Directed by Joseph H. Lewis
Screenplay by Muriel Roy Bolton, from a novel by Anthony Gilbert
Starrring Nina Foch, Dame May Whitty, George Macready, Roland Varno, Anita Sharp-Bolster, Queenie Leonard
These days, the term “to gaslight” is commonly known – an attempt by a manipulative man to make a woman doubt her sanity. It stems from a successful British play Gaslight, which was made into a movie in 1940* renamed in the US as Angel Street. Four years later came to best-known version, with Ingrid Bergman and Charles Boyer. Its success led to other stories with a variation same theme, and one of the first was My Name is Julia Ross.
Julia Ross (Nina Foch) is desperately looking for a job and goes to a new employment agency, who immediately hires her to be secretary to Mrs. Hughes (Dame May Whitty). Julia wakes up two days latter in a house in Cornwall, not London, without any idea how she got there. Ralph Hughes (George Macready) insists her name is Marion and that she is his wife, who had undergone a nervous breakdown and who is trying to recover. Julia can’t convince anyone of the truth; he only hope is to contact her boyfriend Dennis Bruce (Roland Varno) for help. But Mrs. Hughes stays one step ahead of her.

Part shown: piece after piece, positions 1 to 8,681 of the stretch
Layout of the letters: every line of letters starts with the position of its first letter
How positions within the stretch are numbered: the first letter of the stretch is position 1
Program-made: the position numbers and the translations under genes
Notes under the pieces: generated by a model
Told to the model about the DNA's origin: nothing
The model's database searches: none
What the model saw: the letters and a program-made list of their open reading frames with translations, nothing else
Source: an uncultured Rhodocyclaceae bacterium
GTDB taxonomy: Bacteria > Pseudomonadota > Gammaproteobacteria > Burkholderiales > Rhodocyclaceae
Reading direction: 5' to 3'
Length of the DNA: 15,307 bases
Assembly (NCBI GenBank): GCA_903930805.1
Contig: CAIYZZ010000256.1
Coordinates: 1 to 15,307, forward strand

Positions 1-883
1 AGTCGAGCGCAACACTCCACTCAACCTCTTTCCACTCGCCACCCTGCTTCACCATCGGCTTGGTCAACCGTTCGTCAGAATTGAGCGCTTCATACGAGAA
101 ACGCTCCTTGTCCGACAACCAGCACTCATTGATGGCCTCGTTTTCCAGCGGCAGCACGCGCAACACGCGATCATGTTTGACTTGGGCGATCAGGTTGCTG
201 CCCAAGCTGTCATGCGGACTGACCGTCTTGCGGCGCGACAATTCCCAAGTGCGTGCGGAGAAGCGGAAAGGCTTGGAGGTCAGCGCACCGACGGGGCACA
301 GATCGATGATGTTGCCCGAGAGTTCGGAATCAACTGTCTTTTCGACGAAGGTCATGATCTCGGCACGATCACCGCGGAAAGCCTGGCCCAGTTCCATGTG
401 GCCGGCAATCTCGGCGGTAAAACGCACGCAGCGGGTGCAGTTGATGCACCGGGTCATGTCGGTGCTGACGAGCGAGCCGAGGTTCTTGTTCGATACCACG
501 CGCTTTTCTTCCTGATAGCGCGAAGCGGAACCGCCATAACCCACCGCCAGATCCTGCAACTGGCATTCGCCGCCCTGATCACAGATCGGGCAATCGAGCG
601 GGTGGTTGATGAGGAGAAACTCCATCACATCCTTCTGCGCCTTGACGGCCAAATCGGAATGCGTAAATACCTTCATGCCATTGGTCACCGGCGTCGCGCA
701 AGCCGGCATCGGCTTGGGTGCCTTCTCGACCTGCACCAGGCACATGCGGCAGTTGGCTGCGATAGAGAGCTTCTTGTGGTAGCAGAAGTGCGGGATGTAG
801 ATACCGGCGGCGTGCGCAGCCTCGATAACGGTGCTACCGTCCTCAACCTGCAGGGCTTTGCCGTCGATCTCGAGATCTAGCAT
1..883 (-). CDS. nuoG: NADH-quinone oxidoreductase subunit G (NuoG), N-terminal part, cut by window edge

The movie is tightly written with some strong suspense at the end as you wonder what might happen. It’s a slight variation on gaslighting in that they don’t try to drive Julia insane, but merely try to convince others of her insanity, which makes them discount her sincere cries for help as paranoid delusions.
The most striking performance is Dame May Whitty** as Mrs. Hughes. She is sweet and caring and thoughtful on the surface, even while she is planning Julia’s death. Nina Foch is also quite good and Julia is shown to be resourceful and clever – just not as clever as Mrs. Hughes.
The movie was unjustly obscure and deserves to be seen.
*Released as Angel Street, and available online.
**Miss Froy from The Lady Vanishes.